The access barrier/firewall lock mechanism 51 can include any number of the RAM 66 components, buses 55, 56, or 55/56, and switches 57 and 58 in any useful configuration in any of the access barriers/firewalls 50 shown in other figures of this application or in the applicant's previous related applications and patents that have been incorporated by reference. Any other components of the computer or microchip can also be incorporated temporarily or permanently in any lock mechanism 51 to provide additional useful functions. Any or all of the components of the lock mechanism can be controlled through the secure control bus 48.
In a general way, the lock mechanism 51 example shown in
So in a manner like the canal lock allowing a boat to safely move between different water levels of a canal, the access barrier/firewall lock mechanism 51 allows data and/or code to move in a safely controlled fashion between different hardware-based security levels in a microchip or computer. The lock mechanism 51 allows data and/or code to be transmitted between different levels of microchip 90 (or computer 1 hardware) security, such as between a Public Unit 54 and a Private Unit 53, in a manner of transmission that can be controlled by the master controlling mechanism of the computer 1 and/or microchip 90 (and/or 501, and/or 1500, 1501, 1502, or 1503) using the secure control bus 48, for example.
The at least one lock mechanism 51 can provide other advantageous embodiments besides the either/or state described above, but the either/or state embodiment of the lock mechanism 51 described in
The one or more access barrier/firewall lock mechanism 51 can include other computer or microchip components besides the one or more RAM 66 component shown that are useful to fulfill the lock mechanism's general function, as well as to provide other security functions between units such as screening or testing data and/or code to be transmitted between units.
The RAM 66 component of the lock mechanism 51 shown in
The at least one buffer zone 350 can be used, for example, with benefit in either or both of the floorplan or integrated circuit layout of a microchip 90 (and/or 501 and/or 1500, 1501, 1502, or 1503), but the buffer zone 350 provides a particularly significant security enhancement particularly when used in the physical design of a microchip 90 (and/or 501 and/or 1500, 1501, 1502, or 1503). One or more buffer zones 350 can be configured to provide a sufficient vacant space between the integrated circuits of the Public Unit 54 and the access barrier/firewall 50 (including the 50 a, 50 b, or 50 c examples) to ensure that no “backdoor” connections exist between any portions of the Public Unit 54 and the Private Unit 53, or between any two portions of the microchip 90 (and/or 501 and/or 1500, 1501, 1502, or 1503) that are separated by an access barrier/firewall 50). The one or more buffer zones 350 can also be used in the same or similar manner in the motherboard of a computer.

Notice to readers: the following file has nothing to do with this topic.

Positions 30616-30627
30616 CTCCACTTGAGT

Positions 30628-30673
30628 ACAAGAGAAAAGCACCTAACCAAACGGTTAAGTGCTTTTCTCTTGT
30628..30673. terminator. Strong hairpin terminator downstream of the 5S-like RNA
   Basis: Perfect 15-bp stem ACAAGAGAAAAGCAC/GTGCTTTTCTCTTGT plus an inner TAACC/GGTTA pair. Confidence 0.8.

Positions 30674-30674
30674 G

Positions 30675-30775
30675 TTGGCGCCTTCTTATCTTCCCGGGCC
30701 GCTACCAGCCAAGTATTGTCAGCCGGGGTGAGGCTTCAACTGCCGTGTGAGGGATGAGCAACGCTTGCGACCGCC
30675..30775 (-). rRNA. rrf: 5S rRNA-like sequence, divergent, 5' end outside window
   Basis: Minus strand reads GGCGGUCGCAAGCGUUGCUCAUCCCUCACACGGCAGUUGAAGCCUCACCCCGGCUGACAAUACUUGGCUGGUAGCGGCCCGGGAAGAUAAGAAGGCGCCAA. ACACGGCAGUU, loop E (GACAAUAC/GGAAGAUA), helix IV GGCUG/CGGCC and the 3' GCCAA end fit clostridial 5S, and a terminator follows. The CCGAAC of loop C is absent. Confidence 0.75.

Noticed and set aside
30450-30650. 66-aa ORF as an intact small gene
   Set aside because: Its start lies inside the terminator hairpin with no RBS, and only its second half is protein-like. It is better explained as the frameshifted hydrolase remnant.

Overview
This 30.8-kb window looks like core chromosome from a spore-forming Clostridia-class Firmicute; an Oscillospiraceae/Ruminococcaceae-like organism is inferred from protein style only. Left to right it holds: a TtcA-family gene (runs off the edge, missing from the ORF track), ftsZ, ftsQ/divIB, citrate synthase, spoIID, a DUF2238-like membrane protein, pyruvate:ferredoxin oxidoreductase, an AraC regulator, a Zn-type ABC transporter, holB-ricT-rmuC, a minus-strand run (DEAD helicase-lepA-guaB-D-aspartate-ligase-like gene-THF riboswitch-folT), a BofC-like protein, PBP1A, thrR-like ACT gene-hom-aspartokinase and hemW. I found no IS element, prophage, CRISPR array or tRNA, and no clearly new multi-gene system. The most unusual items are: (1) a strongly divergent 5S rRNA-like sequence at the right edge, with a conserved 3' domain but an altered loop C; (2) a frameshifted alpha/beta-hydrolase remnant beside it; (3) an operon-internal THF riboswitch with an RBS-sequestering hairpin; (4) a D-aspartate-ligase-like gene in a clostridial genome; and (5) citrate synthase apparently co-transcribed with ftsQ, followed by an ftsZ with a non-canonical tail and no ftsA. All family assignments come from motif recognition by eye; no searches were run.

Besides the absence of integrated circuitry, the one or more buffer zones 350 can usefully be configured in three dimensions so that, somewhat like a moat or an indentation, it can interrupt multiple layers of the microchip process used in making the microchip 90 (and/or 501 and/or 1500, 1501, 1502, or 1503), including 3D designs, so that there are no backdoor connections between the Public Unit 54 and the access barrier/firewall 50 (or any other units separated by an access barrier/firewall 50); a continuous boundary completely separating all microchip process layers between two units, such as the Units 54 and 53, provides the highest level of security.
The one or more buffer zones 350 can be of any number or configured in any size or shape or space necessary or useful to facilitate their function or that provides a security benefit. One or more of the buffer zones 350 can be usefully located at or near the same location as a part or all of one or more Faraday Cages 300 or Faraday Cage partitions 301, including for example fitting part or all of a boundary edge of a Faraday Cage 300 or partition 301 into a three dimensional moat-like or indented structure of the one or more buffer zones 350.
The one or more buffer zones 350 can also be configured to protect a part or all of one or more secure control buses 48, such as in the Public Unit 54 as shown in the
The one or more buffer zones 350 can be particularly useful prior to microchip packaging (or computer assembly), so that it can be visually inspected, including by microscopic scanning or other device for manual or automated (including digital) comparison to an approved template, physical or digitized, including by xray or any other useful electromagnetic wavelength. The one or more buffer zones 350 can also be configured to include, for example, a non-conductive marker material in the form of a layer that outlines the boundary of the buffer zone, for example, to enhance the accuracy and speed of a scanning validation process to ensure compliance with an approved template and to mark the microchip for ease of alignment with the template.
The width of the buffer zone 350 can be configured to be any useful width, including to provide electromagnetic radiation buffering against interference or surveillance where a Faraday Cage 300 or partition 301 are not used; the width can be, for example, at least the size of process used in making the microchip 90 (and/or 501 and/or 1500, 1501, 1502, or 1503), such as current examples like 180, 130, 90, 65, 32, or 22 nanometer processes, or multiples of any of those processes, such as at least 360 nm, 480 nm, or 720 nm, for example.